When plume crazy one is not in the game to win just vent.
I Know More Than You

Tilton, NH

#32 May 8, 2013
Markiemark aka Fox News Idiot wrote:
You never did the analysis which showed the return on investment. You only showed a link to a company selling solar projects which didn't take into account all of the factors involved in whether it was a good investment.
You mean the increase in property taxes you keep mentioning without realizing VT passed a law exempting solar systems <10kw?

Maybe you have some more "factors" you'd like to discuss?

I guess you were too stupid to use the scroll button to find the financial information from the calculator I linked to. Much easier for to just keep doing what comes naturally, ignorance and lying.
I Know More Than You

Tilton, NH

#33 May 8, 2013
Markiemark aka Fox News Idiot wrote:
If the proposal hasn't as yet been made how are you convinced it is a good thing? You are letting your left wing science show again.
Did I say it was automatically a good thing because it involved solar? Looks like you got me confused with the ignorant Teabaggers in this thread.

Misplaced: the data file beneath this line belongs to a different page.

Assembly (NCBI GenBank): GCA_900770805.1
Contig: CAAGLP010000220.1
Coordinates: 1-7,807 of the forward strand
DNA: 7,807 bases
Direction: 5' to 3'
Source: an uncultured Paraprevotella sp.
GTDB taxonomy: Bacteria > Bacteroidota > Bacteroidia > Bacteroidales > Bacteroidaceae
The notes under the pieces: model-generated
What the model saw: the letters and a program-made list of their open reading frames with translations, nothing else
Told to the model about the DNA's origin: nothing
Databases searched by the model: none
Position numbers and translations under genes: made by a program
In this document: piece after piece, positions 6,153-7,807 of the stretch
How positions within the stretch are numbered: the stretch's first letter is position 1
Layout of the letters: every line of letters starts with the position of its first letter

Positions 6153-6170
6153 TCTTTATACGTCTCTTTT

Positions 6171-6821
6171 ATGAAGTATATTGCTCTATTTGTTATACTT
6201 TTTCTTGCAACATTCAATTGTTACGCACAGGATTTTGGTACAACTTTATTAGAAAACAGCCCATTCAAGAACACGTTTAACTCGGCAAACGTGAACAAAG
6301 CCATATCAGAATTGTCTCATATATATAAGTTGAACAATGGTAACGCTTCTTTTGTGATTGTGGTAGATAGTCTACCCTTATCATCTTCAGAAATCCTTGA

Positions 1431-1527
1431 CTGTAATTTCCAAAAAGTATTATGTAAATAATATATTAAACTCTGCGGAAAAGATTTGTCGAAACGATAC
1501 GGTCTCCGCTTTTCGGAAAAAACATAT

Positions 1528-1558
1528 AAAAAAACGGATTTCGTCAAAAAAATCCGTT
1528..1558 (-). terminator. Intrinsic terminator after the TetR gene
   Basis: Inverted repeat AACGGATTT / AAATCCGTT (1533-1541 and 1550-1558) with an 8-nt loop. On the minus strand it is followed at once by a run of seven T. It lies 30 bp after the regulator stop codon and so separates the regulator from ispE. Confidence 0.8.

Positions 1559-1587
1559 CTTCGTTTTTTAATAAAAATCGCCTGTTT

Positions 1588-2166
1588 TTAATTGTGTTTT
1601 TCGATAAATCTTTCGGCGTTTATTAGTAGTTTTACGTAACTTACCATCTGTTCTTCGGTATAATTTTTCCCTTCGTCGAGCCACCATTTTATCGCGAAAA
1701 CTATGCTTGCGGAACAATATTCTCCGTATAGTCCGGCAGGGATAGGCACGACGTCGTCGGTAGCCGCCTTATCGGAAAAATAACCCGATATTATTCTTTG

So you got caught lying again <yawn>
I Know More Than You

Tilton, NH

#34 May 8, 2013
I Am A Moron wrote:
The pro-renewables, anti-nuclear policy has had an unexpected effect in both locales: they are more reliant on fossil fuels.
Looks like someone is too stupid to realize that growth in renewables does not necessarily mean shutting down nukes. Nukes are the low carbon base load power of choice which help enable the growth of renewables.

I've never advocated shutting down nukes and unlike the rest of you ideologues, understand the pros and cons of wind, solar, hydro, etc.

Nice job trying to compare Dummerston to Germany though.
Scotty

Brattleboro, VT

#35 May 8, 2013
I Know More Than You wrote:
<quoted text>
Looks like someone is too stupid to realize that growth in renewables does not necessarily mean shutting down nukes. Nukes are the low carbon base load power of choice which help enable the growth of renewables.
I've never advocated shutting down nukes and unlike the rest of you ideologues, understand the pros and cons of wind, solar, hydro, etc.
Nice job trying to compare Dummerston to Germany though.
You have never even hinted at any"cons". What do you think are the cons of wind and solar?
I Know More Than You

Tilton, NH

#36 May 8, 2013